General relationship between model complexity and model utility, whereby the highest model utility is typically achieved for models that are not too simple and not too complex.

Figure 5.1: General relationship between model complexity and model utility, whereby the highest model utility is typically achieved for models that are not too simple and not too complex.

Model selection is a term you hear frequently used in statistics. Model selection has become very popular over the last few decades largely due to new techniques and software that are able to explore a large number of models. But it remains important to consider what the goal of model selection is. Is your goal prediction, for example predicting unobserved information? Or is your goal understanding, as in understanding relationships within the data you’ve already collected? It remains important to remember that model selection occurs on the front end, too, and may not be an explicit test you run on the data, but simply exercising discretion in which terms you decide to include in the first place.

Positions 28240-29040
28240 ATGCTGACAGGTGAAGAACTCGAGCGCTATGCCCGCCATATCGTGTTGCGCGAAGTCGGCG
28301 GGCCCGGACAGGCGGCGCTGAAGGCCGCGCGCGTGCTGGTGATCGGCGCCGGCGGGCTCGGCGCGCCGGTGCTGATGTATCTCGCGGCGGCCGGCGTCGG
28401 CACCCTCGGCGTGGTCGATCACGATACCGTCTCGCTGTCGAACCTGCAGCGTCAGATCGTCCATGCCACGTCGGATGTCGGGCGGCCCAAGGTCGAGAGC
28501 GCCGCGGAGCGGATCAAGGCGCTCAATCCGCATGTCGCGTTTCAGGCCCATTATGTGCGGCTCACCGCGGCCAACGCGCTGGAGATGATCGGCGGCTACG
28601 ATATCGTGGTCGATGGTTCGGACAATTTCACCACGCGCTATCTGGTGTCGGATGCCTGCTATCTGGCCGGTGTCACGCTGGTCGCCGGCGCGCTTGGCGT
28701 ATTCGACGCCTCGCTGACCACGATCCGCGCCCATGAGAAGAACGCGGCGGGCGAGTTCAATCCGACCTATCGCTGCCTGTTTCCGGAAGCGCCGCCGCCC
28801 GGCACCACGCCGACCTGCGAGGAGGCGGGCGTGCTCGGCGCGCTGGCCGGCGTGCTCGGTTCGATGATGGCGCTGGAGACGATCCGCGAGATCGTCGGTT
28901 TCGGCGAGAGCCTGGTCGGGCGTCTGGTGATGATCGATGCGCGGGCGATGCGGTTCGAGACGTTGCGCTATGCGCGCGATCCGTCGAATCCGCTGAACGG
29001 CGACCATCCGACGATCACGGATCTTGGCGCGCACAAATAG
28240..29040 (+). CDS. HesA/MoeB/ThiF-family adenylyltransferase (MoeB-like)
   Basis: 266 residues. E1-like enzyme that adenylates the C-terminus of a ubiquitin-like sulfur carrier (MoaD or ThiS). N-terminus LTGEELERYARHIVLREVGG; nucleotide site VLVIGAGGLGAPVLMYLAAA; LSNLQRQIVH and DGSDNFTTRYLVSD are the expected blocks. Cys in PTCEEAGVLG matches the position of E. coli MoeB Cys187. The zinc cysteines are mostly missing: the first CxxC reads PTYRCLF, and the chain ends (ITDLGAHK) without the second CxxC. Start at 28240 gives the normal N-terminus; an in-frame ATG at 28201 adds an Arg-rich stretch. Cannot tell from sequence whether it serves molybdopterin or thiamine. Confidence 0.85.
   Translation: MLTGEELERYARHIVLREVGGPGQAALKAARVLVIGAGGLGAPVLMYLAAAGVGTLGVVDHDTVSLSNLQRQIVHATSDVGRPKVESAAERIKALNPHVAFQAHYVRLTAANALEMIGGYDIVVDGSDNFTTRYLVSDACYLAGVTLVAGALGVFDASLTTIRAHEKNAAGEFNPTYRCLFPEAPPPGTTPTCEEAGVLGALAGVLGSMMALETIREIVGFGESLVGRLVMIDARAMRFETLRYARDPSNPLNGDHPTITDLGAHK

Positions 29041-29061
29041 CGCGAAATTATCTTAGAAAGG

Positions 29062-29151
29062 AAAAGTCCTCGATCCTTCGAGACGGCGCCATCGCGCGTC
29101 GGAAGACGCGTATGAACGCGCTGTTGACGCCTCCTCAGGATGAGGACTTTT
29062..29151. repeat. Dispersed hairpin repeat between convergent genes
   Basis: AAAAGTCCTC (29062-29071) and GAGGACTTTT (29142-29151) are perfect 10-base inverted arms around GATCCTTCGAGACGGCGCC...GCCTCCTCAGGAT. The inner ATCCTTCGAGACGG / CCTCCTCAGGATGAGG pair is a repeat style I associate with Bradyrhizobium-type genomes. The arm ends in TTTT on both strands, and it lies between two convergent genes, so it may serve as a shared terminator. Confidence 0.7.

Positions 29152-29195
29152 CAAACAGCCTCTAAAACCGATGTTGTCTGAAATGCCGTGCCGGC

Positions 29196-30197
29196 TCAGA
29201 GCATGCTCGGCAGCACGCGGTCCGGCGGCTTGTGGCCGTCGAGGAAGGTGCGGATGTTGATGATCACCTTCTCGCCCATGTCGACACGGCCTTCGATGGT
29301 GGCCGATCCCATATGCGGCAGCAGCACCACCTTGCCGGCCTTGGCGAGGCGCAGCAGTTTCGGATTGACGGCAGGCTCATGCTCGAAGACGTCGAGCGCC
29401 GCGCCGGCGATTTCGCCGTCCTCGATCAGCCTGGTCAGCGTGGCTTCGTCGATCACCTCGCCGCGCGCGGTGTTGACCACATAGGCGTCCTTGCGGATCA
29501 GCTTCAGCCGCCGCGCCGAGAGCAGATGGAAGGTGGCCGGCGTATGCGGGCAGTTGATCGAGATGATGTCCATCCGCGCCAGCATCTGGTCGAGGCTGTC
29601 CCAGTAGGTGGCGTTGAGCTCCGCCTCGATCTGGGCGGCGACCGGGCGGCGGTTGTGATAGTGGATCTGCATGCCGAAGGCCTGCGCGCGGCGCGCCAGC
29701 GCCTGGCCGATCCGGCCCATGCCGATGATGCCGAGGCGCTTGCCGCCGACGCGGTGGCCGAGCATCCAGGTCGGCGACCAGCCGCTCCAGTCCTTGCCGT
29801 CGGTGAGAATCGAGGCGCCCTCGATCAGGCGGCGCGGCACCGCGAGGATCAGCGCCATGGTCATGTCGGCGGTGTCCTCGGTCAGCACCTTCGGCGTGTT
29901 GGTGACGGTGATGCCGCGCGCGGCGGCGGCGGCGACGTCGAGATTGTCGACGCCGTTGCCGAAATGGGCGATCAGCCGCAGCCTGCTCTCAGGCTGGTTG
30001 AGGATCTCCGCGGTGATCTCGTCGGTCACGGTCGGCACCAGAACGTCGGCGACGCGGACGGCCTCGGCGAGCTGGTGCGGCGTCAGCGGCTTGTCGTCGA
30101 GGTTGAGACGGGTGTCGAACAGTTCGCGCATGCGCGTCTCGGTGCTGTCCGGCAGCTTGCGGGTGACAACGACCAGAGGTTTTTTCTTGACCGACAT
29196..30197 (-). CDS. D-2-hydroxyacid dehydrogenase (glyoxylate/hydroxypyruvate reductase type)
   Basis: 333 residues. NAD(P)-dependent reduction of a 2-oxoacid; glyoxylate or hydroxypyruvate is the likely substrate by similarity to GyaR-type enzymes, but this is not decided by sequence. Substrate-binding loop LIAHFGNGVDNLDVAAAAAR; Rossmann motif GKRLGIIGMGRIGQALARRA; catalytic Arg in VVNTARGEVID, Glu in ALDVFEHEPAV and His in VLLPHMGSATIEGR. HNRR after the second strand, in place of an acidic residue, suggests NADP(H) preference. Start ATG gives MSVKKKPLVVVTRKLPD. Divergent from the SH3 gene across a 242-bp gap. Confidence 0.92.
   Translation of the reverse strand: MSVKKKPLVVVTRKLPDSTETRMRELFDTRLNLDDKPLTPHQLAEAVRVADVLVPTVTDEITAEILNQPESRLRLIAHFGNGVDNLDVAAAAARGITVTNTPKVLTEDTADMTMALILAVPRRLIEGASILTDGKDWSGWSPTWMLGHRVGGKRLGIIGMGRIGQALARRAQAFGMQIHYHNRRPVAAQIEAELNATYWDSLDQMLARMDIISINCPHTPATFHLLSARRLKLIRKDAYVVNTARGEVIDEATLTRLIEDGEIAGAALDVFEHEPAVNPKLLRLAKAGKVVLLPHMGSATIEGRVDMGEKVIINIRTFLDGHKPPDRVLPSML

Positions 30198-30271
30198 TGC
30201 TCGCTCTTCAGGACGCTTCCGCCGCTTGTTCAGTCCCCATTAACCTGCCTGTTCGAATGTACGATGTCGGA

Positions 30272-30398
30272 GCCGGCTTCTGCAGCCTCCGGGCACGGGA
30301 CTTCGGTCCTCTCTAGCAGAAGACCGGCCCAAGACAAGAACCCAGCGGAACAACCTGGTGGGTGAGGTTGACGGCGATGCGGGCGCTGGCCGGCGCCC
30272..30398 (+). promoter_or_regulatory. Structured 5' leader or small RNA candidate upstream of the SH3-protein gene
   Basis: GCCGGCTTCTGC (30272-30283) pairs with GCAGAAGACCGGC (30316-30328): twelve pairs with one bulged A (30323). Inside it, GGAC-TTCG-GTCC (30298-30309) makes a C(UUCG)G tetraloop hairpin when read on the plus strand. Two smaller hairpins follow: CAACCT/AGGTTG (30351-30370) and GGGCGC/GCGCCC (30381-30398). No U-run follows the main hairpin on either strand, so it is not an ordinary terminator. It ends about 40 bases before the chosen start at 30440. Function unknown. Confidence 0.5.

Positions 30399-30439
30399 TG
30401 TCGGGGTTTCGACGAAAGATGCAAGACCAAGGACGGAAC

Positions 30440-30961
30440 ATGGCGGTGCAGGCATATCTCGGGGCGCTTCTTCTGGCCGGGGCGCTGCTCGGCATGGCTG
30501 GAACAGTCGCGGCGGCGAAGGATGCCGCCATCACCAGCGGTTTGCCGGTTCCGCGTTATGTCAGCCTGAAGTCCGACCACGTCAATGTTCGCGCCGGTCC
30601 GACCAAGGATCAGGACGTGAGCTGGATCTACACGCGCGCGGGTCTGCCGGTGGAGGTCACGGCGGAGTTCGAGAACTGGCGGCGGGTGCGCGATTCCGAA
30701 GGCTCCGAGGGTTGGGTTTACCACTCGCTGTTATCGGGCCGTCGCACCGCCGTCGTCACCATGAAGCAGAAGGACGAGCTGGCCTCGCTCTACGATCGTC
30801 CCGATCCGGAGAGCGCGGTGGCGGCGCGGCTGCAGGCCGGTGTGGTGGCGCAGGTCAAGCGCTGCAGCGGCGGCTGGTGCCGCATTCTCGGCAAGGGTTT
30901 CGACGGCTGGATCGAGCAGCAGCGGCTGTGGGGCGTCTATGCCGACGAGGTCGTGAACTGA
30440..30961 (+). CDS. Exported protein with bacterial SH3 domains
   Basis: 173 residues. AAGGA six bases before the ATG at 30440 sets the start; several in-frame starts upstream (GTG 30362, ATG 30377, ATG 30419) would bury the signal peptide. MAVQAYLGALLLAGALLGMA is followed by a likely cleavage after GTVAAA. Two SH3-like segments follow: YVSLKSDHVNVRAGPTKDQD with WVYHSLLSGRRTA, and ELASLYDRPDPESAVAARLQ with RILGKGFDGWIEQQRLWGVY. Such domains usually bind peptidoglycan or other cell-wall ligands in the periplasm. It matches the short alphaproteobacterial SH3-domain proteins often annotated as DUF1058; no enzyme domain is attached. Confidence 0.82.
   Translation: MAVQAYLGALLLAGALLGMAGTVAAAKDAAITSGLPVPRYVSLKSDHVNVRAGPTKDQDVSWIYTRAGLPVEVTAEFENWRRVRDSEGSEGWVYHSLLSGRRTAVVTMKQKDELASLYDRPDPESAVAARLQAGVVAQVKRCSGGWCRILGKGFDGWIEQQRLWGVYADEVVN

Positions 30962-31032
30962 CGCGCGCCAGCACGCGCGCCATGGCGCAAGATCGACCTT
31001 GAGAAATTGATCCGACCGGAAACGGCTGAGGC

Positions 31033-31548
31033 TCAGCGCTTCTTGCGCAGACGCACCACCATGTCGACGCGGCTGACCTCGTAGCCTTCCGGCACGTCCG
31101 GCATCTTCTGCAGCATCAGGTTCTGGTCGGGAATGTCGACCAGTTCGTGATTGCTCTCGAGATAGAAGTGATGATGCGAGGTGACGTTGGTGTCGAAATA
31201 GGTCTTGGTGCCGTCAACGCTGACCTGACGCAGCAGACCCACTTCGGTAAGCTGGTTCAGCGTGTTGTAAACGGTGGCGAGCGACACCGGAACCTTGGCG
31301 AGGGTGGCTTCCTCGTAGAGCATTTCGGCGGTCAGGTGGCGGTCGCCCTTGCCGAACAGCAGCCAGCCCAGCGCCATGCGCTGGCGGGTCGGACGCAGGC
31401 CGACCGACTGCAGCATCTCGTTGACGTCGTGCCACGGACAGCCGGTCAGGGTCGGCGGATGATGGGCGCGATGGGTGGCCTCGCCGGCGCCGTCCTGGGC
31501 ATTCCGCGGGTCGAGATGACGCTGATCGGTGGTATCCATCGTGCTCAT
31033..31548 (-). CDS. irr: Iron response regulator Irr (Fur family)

5.4 Estimation

As we covered earlier, the model is kind of like the car, with the engine being the parameters. But a car and engine alone doesn’t necessarily get you where you need to go. Estimation is how we use our model, or how we allow the parameters to be figured out. A number of different estimation types exist within statistics; however, will cover three common estimation types here.

  1. The first estimation type is perhaps the least frequently used and is called Monte Carlo estimation, or sometimes bootstrapping or resampling. This is an estimation type which requires very few assumptions and uses the observed data over and over to draw inferences.